Miss G and Me

27 April 2022

Miss G and Me
by Jennifer S. Wallace
Published by DriverWorks Ink
Review by Michelle Shaw
$18.95 ISBN 9781927570753

Weaving together poems, journal entries, anecdotes and personal essays, Miss G and Me is a beautifully written memoir as well as an exploration of identity, culture, family and place.

Jennifer Wallace grew up knowing the basics of her mother’s life. Ruth Williamson was born and grew up in Jamaica. She came to Saskatchewan to work as a nurse and married. But slowly Jennifer began to suspect that there was a lot more to her mother than she’d thought, especially when her sister answered the phone one day to hear a voice asking for Miss G.

Jennifer has pieced together her mother’s story through countless interviews with family and friends and research into a myriad of topics. Vividly colored vignettes slip back and forwards through time and place as the book moves between Jamaica, London and Saskatchewan from 1948 to the present.

Ruth was just 17 when she left her family in Jamaica to study nursing in London, England in 1961. She qualified as a State Registered Nurse (SNR), and then went on to specialize in midwifery. After finishing her training, she headed to Canada. There were two posts advertised, one in Toronto and one in Weyburn, Saskatchewan. Ruth decided on the latter “and her life took a turn in a whole new direction”. In 1971, she married Ian MacLeod in Saskatoon. A mixed-race marriage in those days was very unusual, especially in rural Saskatchewan, but they built a strong marriage and life together. Ruth also made a dynamic impact in other areas of her life. Her nursing career spanned over 40 years and she has mentored many women and children from different cultures and countries.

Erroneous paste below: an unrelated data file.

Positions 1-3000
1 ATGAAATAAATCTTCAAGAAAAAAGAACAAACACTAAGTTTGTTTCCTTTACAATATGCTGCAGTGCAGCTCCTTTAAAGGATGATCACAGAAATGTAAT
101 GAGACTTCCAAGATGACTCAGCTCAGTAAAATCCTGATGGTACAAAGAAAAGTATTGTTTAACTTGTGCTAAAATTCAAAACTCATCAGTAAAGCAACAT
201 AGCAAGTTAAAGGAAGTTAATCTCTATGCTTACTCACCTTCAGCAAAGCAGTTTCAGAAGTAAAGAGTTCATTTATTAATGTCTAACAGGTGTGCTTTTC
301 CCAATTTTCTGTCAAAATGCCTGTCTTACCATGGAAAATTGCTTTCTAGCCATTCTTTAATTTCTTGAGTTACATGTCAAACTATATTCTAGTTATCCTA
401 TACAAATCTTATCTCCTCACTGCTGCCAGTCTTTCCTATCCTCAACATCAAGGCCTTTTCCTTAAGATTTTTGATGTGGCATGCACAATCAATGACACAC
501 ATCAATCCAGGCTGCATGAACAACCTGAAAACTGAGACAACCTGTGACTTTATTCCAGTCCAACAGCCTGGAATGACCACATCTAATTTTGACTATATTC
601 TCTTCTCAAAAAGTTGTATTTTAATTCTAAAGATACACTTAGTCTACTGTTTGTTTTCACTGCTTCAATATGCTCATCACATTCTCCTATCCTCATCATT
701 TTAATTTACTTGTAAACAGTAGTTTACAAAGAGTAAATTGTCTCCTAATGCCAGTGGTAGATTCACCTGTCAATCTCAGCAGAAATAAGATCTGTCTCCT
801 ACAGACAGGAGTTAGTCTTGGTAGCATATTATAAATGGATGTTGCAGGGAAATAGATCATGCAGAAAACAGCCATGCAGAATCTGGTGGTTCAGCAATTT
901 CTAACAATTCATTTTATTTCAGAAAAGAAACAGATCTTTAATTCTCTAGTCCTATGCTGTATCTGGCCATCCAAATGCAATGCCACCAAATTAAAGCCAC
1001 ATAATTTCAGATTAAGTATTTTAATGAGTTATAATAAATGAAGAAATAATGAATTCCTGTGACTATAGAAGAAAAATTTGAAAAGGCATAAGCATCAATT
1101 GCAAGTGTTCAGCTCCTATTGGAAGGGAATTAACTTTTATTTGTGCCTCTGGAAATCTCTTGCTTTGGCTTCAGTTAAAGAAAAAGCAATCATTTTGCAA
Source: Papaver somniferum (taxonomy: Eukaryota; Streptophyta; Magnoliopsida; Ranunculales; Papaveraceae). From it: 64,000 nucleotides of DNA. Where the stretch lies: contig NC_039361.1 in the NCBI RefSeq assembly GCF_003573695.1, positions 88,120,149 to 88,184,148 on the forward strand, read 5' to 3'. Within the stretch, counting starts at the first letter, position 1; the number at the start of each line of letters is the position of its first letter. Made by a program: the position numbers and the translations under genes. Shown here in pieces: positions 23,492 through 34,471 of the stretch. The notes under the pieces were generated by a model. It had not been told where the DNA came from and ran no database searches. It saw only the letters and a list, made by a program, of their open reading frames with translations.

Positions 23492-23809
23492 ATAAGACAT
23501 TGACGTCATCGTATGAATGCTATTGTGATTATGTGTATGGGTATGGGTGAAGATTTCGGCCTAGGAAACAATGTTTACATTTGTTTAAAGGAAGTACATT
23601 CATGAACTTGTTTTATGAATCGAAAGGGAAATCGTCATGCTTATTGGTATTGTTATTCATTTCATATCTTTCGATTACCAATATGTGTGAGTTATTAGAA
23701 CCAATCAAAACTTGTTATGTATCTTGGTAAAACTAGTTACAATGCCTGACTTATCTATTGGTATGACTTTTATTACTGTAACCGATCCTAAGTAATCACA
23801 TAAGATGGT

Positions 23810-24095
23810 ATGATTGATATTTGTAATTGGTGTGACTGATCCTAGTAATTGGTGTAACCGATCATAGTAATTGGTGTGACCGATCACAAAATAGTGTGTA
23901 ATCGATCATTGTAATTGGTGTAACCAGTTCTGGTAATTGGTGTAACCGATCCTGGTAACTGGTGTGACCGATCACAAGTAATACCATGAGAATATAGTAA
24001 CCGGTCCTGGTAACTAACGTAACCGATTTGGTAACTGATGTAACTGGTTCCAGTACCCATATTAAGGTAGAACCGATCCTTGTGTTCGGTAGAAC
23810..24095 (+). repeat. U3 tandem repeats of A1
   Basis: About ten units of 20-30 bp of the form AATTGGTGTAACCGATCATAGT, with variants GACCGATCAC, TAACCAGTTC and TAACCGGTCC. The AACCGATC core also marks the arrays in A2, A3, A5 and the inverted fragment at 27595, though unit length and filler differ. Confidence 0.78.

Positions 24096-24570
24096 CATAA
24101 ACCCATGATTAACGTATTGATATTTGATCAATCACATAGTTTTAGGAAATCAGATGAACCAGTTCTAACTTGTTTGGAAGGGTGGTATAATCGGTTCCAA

Jennifer carefully explores the generations surrounding her mother, from Ruth’s parents and grandparents to her children and grandchildren. One gets a real sense of family and the ties that bind generations to each other even though they may be separated by distance and culture.

I found Ruth’s determination and her curiosity and enthusiasm for life and people very inspiring. I loved looking at the photos that are included in the book because they really do bring a story to life. At the back of the book there is an appendix with detailed notes explaining more of the history and context of Ruth’s story as well as a definition of some of the Jamaican expressions used in the book.

In 2020, the non-published manuscript of Miss G and Me: A Daughter’s Memoir was awarded third place in the Saskatchewan Writers’ Guild’s John V. Hicks Long Manuscript Award for Creative Non-fiction. Jennifer (in addition to being Ruth’s daughter) is a French Immersion teacher, judo sensei, writer, artist and author. She lives in Saskatoon with her family.


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